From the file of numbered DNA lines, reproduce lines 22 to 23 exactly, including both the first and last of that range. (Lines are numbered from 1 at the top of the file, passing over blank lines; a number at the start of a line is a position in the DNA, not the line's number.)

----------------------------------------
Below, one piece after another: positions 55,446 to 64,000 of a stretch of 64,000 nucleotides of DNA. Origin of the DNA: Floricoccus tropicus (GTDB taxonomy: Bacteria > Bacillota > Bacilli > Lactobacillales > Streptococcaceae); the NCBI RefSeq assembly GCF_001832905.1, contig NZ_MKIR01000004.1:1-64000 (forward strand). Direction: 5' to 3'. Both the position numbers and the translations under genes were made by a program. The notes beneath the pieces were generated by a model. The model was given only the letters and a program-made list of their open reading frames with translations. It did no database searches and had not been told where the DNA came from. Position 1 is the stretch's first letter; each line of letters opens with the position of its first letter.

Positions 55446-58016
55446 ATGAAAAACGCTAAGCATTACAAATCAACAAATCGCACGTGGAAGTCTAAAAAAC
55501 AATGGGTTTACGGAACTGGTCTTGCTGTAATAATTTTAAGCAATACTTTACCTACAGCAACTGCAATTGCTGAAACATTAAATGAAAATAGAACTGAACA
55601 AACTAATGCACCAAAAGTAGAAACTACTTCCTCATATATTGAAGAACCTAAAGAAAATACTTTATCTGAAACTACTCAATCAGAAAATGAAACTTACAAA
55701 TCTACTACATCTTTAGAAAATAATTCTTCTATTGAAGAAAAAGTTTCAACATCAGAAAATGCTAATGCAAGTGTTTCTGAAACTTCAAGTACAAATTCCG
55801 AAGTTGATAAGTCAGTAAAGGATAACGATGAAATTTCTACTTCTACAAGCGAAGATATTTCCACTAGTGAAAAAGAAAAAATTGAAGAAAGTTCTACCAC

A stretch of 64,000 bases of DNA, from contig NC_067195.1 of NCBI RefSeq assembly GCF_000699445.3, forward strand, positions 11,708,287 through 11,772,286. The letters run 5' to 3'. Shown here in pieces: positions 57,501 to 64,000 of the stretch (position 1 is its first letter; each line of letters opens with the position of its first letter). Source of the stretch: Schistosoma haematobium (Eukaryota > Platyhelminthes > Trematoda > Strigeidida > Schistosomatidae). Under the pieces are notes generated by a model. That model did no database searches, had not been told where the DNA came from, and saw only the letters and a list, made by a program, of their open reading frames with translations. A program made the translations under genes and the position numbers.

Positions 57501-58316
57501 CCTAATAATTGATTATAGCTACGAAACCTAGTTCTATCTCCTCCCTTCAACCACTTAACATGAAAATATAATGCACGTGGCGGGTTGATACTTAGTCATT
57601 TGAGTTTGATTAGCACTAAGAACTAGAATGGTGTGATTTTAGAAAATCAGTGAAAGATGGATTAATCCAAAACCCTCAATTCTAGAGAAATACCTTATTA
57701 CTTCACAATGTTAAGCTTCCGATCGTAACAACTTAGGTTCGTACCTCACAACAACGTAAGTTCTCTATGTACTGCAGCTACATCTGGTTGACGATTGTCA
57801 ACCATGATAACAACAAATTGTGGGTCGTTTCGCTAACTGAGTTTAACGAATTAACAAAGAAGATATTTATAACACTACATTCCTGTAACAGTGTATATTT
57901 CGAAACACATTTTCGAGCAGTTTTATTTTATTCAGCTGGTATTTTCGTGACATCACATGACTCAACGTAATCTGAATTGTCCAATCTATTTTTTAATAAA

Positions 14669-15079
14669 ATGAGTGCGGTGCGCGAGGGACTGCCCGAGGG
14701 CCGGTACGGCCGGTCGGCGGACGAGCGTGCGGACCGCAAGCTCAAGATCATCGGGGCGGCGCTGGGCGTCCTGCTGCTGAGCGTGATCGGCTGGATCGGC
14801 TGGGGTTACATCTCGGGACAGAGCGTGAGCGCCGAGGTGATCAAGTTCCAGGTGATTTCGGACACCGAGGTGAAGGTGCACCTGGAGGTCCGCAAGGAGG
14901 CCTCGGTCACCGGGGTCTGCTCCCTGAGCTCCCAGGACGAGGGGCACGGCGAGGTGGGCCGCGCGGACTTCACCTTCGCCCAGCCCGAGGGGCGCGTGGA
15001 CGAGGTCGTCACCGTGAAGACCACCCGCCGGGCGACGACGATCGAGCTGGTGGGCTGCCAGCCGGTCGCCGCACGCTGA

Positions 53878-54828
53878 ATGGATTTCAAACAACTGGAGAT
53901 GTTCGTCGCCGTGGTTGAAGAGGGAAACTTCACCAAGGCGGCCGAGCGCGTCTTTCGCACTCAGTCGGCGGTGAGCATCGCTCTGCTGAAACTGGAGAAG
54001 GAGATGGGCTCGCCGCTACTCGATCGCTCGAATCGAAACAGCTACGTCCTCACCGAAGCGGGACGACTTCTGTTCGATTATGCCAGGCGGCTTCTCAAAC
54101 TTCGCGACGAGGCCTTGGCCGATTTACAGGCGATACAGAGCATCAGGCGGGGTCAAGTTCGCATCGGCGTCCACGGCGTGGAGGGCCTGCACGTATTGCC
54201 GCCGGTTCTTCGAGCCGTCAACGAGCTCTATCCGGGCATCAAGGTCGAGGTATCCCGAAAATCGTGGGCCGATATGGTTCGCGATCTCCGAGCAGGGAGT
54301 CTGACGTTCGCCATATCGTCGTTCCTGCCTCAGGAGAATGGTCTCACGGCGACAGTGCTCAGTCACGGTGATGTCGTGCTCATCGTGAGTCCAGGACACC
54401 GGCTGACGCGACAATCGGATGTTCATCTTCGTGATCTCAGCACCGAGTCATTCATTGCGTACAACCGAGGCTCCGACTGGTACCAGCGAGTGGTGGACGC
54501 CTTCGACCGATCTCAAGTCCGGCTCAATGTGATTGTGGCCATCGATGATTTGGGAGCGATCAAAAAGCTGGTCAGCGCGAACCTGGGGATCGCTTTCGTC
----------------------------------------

53878 ATGGATTTCAAACAACTGGAGAT
53901 GTTCGTCGCCGTGGTTGAAGAGGGAAACTTCACCAAGGCGGCCGAGCGCGTCTTTCGCACTCAGTCGGCGGTGAGCATCGCTCTGCTGAAACTGGAGAAG